The letter is just a thin piece of embroidered fabric, a couple of inches long. It doesn't look like anything special when pulled out of an equipment-room drawer.
But when stitched onto the uniform of a designated Shark, the "C" will be positioned on the upper left chest, right over the heart — fitting because a hockey captain is expected to have a huge one.
No sport has created a greater mythology around the role of captain. In other leagues, the position is a mostly honorary title like the players who handle the pre-game coin flip duties in football.
In hockey, it means something.
"It's always been that way and it always will be because our sport is different," said Sharks defenseman Rob Blake, a longtime captain with the Los Angeles Kings. "There needs to be an ultimate voice in the room that everyone else responds to, and it belongs to the captain."
The importance of the Sharks' captaincy was magnified this summer when Patrick Marleau lost the "C" — a decision that made headlines not only in San Jose, but throughout Canada — in the wake of the Sharks' embarrassing first-round playoff exit.
Now, perhaps the question of the preseason is who will get the letter.
All-Star defenseman Dan Boyle is considered the most likely candidate, although Blake is another possibility. General manager Doug Wilson, the captain of the original Sharks team, said he has an open mind and coach Todd McLellan indicated that a decision might not be made until the eve of the Oct. 1 opener.
Whoever is named captain will be expected to uphold a time-honored tradition. He must show leadership, courage and emotional stability — qualities that engender teammates to rally around him and follow.
"In hockey you need that guy who is the catalyst for your team and sets the tone, night in and night out," said center Joe Pavelski, another emerging Sharks leader. "You need someone to set the standards and lead by example."
But while the "C" is hockey's badge of honor, it carries a profound weight for such a small piece of material.
And a price is paid for a team's failure. Just ask Marleau.
Hockey players themselves wonder why the job of captain isn't as important in other sports.
"Why don't you know who the captains are in baseball?" Pavelski said.
Pavelski only could list Boston's Jason Varitek and the New York Yankees' Derek Jeter. There's a reason for that. Just three Major League Baseball teams have a captain, Paul Konerko of the Chicago White Sox is the third.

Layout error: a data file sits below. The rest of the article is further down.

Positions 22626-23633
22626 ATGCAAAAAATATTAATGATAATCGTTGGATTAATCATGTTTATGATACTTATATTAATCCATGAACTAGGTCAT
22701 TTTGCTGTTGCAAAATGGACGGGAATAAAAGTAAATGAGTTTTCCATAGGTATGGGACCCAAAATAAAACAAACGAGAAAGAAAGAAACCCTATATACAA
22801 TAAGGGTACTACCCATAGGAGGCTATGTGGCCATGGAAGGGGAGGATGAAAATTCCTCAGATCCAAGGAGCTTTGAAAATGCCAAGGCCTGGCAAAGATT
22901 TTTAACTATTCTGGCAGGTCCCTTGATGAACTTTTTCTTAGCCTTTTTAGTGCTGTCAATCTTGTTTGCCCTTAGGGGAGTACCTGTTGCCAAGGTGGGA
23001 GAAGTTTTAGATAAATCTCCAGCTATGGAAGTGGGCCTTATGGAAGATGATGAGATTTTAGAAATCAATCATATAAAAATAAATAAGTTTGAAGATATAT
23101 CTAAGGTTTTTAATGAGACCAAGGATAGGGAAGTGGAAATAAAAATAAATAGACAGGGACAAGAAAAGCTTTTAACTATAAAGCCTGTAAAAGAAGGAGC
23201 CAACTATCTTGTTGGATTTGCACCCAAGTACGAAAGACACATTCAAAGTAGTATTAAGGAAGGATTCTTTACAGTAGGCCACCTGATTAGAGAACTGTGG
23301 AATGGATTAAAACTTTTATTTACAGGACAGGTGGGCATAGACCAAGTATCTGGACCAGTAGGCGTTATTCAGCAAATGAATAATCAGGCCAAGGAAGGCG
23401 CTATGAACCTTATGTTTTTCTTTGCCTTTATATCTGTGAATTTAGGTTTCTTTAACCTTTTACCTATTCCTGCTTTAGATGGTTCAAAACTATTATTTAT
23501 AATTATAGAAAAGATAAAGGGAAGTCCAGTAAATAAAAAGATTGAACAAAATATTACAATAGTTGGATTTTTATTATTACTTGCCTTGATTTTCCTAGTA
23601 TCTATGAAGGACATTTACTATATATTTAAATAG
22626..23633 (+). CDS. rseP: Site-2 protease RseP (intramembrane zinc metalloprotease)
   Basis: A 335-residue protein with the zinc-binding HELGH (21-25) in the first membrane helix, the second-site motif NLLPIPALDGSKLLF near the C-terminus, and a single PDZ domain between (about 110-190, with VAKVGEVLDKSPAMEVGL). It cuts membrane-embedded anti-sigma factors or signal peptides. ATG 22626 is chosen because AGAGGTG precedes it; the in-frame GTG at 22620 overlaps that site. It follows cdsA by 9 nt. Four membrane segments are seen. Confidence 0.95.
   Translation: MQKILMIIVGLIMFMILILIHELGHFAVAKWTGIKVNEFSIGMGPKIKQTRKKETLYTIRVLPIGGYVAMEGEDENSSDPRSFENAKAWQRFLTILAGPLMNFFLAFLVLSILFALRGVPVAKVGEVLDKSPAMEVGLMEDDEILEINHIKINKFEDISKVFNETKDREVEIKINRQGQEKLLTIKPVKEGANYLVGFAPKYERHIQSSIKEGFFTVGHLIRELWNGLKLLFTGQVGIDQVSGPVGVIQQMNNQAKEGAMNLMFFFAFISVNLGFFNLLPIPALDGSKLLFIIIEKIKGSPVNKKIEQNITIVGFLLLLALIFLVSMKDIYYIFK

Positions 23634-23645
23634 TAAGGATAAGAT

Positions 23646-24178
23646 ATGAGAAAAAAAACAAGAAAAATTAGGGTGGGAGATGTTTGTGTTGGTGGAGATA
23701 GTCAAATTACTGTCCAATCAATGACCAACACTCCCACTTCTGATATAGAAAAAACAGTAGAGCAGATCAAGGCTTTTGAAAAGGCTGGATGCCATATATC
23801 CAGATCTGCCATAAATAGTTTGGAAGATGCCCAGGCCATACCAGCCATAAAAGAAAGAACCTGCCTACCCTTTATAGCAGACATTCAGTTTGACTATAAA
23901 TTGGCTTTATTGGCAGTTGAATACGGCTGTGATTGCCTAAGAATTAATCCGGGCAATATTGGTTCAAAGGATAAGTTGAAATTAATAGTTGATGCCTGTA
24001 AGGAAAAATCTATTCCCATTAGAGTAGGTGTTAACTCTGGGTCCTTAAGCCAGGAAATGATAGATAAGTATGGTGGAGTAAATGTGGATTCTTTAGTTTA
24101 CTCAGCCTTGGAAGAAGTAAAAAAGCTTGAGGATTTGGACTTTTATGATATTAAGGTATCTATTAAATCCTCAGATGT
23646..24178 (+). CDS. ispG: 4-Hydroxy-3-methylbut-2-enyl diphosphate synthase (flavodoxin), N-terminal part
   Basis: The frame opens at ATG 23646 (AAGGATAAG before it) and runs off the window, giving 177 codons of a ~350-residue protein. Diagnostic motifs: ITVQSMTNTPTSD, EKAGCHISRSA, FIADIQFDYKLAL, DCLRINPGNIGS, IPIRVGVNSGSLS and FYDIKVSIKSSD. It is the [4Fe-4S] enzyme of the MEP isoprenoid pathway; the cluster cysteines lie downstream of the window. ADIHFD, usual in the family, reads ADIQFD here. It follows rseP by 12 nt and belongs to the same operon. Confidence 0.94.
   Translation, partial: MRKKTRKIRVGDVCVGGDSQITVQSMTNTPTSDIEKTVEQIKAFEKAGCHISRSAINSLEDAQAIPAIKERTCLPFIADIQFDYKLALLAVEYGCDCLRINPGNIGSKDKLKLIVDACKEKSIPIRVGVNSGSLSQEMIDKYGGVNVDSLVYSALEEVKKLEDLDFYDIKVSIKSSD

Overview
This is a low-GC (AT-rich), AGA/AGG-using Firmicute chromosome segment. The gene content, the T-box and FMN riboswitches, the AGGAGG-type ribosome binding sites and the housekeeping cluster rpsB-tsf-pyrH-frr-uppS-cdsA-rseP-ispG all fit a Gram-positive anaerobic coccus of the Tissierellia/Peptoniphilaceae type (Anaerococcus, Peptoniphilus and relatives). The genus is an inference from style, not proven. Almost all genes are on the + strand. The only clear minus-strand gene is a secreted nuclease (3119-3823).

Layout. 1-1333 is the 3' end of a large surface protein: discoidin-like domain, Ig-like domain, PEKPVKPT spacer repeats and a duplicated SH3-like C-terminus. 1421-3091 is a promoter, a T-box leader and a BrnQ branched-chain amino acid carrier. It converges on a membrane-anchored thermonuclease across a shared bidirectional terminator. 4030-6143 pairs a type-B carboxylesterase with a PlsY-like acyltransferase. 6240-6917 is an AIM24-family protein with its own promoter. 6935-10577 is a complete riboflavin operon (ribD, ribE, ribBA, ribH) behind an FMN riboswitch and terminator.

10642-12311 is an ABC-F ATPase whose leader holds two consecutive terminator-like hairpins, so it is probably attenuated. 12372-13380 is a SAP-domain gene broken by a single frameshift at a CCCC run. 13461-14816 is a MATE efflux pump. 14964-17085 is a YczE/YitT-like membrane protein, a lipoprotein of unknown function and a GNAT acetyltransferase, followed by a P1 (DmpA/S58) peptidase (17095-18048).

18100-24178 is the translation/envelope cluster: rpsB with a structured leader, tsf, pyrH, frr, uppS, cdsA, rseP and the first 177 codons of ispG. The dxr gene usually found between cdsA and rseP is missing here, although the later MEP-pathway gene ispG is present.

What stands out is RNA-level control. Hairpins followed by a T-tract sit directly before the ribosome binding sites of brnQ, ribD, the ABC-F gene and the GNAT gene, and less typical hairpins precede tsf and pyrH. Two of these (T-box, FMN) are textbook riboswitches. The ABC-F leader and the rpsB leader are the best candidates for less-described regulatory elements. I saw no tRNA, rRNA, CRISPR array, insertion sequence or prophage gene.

McLellan believes the focus on hockey captains stems from the fact that the "C" stands out on jerseys. But it's not the letter's visibility to fans that causes the captain's role to sometimes be inflated
"It can be over-magnified in the room," he said. "The other players can avoid some things because they believe it's the captain's job. But that's not how it works. Everybody needs to take responsibility."
Captains have come in all ages, positions and demeanors. They have been like Mark Messier, whose fiery approach came to personify leadership. They also can be like Steve Yzerman, whose record 20-year captaincy with Detroit was defined by quiet confidence.
But Blake said regardless of style, all captains share common traits. They need to be stand-up men; ones who address officials on the ice, call out teammates when necessary and face every media question after a game — especially following a loss.
"The captain's real work is done in the room, behind closed doors," Blake added. "He needs to be even-keeled through it all. That's always been the mark of a captain."
Boyle added that a captain must be something of a team social director and serve as the link between coaches and players.
"It's not that easy for a young guy to talk to the coach, to just walk into his office or understand what's going on," Boyle said. "Yet he can talk to the captain."
But count Joe Thornton among those who are mystified by this whole deification of the captaincy. He was named Boston's captain at just 21, and each year as the Bruins struggled in the playoffs, criticism increased that the easygoing "Jumbo Joe" would be better off without the burden of the "C."
"There's so much emphasis on it, and I never understood why," Thornton said. "I guess I really didn't care. I just played, scored goals, made points, and got into fights. I was going to play the way I always did, and having a 'C' was not going to change any of that."
Getting stripped of the letter by a team is akin to a battlefield demotion. That's why there were questions about just how awkward it would be for Marleau now that he has lost the captaincy.
But Marleau, who again organized the informal team skates this summer, maintains he will be the same leader he has always been.
"It's not going to change anything," said Marleau, who, as captain, took the brunt of criticism for last spring's playoff meltdown. "I'm still going to do that other stuff whether I have a letter or not."
Marleau might become an example of a player who thrives without the official leadership role. "I see that Patty is having a little bit more fun," Wilson added.
Wilson emphasized that "a letter doesn't make a leader" and that changing the team's reputation as talented underachievers will require the help of everyone, not just the players who get the "C" or "A" insignia. (Players who wear an "A" traditionally were called alternate captains, but increasingly they're called assistant captains in the NHL.)
That sentiment from Wilson was echoed by Yzerman, who now is Detroit's vice president. "The more I went along in my career, wearing the 'C' wasn't as important as having a group of guys who were strong, positive leaders with me," he said.
No one will be surprised if the Sharks' letter goes to Boyle.
"Of course it's a compliment," Boyle said. "I guess it means people have respect for what I bring to the rink. We'll see what happens. Obviously I want whatever is best for the team, but it would be an honor."
And a huge responsibility.